Where did you spend your time growing up? What are your favorite memories of your hometown? For many of you, the answers to these questions will involve a local business. I was fortunate enough to grow up working in a family coffee shop. I saw firsthand the benefits a small business can provide to a community, and they go far beyond your morning cup of coffee. They give your town personality, provide superior service, and make a greater economic impact than chain stores.
Small businesses are often the defining aspect of your community’s identity. Whether it’s the coffee shop where you and your friends meet every weekend, the bookstore where you buy your kids’ Christmas presents, or the thrift store where you design your wardrobe, local businesses create the environment that is your town. They give the community places to gather, they provide goods and services from trusted sources, and they probably gave you your first job. Almost every town has “their spot,” the place to which you immediately refer visitors to show them what your community is all about, and some lucky towns even have more than one. These businesses give their communities life, and occupy an important place in our hearts.
In a similar vein, there is something special about supporting a business owner that you know. This is even more true when you know you are going to receive personal, sincere service, something that superstores and online outlets just can’t match. The tailor-made service you receive at a local business comes from real relationships forged between the owners and their customers. My parents used to sit down and talk with customers for extended periods of time, showing genuine concern for what was going on in their lives. The relationships they forged with their customers were irreplaceable. While this may violate one of Don Corleone’s most important rules (“It’s not personal. It’s strictly business.”), it ultimately means a better experience and a better product for the people in the community.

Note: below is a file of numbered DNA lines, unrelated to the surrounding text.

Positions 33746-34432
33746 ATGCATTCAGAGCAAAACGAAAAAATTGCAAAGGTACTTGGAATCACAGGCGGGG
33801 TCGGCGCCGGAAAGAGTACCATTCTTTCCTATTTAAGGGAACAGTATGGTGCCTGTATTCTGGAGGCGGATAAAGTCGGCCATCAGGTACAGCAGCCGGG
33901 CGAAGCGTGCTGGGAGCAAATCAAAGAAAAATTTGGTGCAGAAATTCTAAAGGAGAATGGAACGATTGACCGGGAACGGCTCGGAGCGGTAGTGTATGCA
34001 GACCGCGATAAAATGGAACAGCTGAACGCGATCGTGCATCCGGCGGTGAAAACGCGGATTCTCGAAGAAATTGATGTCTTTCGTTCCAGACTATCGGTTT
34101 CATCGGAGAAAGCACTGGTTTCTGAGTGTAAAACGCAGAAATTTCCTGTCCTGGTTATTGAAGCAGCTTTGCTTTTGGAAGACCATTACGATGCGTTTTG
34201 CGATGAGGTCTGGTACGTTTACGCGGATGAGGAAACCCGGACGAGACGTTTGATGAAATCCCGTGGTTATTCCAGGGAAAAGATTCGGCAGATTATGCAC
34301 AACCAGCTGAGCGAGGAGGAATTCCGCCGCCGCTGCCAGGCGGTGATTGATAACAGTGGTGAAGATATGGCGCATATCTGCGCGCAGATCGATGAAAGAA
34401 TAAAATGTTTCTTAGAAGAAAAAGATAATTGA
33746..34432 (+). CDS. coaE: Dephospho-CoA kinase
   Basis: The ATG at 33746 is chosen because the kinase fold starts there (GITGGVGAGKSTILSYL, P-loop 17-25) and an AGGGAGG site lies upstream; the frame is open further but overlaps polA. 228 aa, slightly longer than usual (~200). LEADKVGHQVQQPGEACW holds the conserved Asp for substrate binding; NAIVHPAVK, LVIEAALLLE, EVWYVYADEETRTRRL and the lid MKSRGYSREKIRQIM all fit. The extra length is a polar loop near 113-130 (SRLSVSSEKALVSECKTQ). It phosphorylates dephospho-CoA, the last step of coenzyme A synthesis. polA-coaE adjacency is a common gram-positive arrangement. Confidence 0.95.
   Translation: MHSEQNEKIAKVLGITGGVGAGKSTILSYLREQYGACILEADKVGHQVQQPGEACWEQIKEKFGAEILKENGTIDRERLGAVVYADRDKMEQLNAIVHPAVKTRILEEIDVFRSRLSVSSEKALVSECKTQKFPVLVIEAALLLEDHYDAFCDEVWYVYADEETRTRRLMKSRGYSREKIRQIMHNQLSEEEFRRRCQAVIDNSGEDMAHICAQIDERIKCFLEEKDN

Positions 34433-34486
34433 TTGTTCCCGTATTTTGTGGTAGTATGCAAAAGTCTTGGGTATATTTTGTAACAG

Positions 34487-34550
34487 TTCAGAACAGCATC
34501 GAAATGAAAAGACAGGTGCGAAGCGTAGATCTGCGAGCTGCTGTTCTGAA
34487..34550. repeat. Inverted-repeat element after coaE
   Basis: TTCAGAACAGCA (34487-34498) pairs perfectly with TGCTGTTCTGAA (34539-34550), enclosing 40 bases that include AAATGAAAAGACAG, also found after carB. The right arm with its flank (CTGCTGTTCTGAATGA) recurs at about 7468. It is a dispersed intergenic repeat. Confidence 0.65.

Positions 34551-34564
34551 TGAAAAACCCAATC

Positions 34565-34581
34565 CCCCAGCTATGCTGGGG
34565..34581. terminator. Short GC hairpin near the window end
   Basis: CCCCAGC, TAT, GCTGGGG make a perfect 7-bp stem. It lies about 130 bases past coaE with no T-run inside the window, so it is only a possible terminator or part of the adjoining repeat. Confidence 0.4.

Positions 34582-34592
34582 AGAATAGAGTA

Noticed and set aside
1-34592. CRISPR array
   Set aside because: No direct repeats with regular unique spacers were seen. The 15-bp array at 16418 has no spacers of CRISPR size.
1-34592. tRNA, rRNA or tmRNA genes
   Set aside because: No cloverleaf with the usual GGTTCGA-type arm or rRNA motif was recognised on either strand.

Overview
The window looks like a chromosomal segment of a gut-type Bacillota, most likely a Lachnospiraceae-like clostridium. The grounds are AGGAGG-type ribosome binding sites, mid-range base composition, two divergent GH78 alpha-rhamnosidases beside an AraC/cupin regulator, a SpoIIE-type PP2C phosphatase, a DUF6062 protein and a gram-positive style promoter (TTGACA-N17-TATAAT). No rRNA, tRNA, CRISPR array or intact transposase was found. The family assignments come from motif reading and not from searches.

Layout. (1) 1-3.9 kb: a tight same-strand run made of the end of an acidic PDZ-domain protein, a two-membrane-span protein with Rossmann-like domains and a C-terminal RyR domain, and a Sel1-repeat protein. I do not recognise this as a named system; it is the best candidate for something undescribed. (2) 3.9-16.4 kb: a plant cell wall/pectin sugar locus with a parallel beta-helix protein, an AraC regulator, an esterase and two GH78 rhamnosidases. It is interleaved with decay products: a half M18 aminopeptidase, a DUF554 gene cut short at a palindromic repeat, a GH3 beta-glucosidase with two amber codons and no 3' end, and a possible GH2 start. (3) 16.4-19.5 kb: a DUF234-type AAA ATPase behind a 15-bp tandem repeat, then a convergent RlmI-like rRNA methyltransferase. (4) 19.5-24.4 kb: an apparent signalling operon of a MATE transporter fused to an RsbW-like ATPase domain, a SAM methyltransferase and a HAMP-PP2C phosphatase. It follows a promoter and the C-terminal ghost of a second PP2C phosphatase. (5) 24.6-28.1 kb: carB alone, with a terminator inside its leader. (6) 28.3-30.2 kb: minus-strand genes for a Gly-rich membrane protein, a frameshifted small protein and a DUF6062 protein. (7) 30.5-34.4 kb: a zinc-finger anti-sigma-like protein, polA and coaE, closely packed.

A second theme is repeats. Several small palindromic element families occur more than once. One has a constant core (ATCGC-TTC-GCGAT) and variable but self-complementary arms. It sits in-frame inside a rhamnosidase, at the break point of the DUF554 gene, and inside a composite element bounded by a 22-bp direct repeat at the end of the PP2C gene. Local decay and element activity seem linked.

Local economic development
For every $100 spent at a local business, an average of $68 stay in your community, compared with $43 out of every $100 from non-local businesses. This local spending includes wages, local supplies and services, and community donations. Additionally, small businesses are likely to be the first job for many of the kids in your community. This gives the added benefit of providing work experience in what is likely to be a friendly environment. I remember working with a lot of my friends from high school at my family coffee shop. In addition to economic benefits from supplies and wages, small business owners are more likely to support local booster clubs and events, providing additional value for the community.
Small businesses and the people who run them are irreplaceable in a community. That’s why America’s SBDC Iowa’s mission is “to support the collaborative economic development of Iowa by providing entrepreneurs and businesses with individual consultation and educational resources necessary to assist their businesses to succeed.” If you need help growing your business, or have a new idea you want to test, let us know. Consultations are free, and we have 15 centers conveniently located throughout the state. Let us help get you off the ground.
Special Thanks: Leah Pitts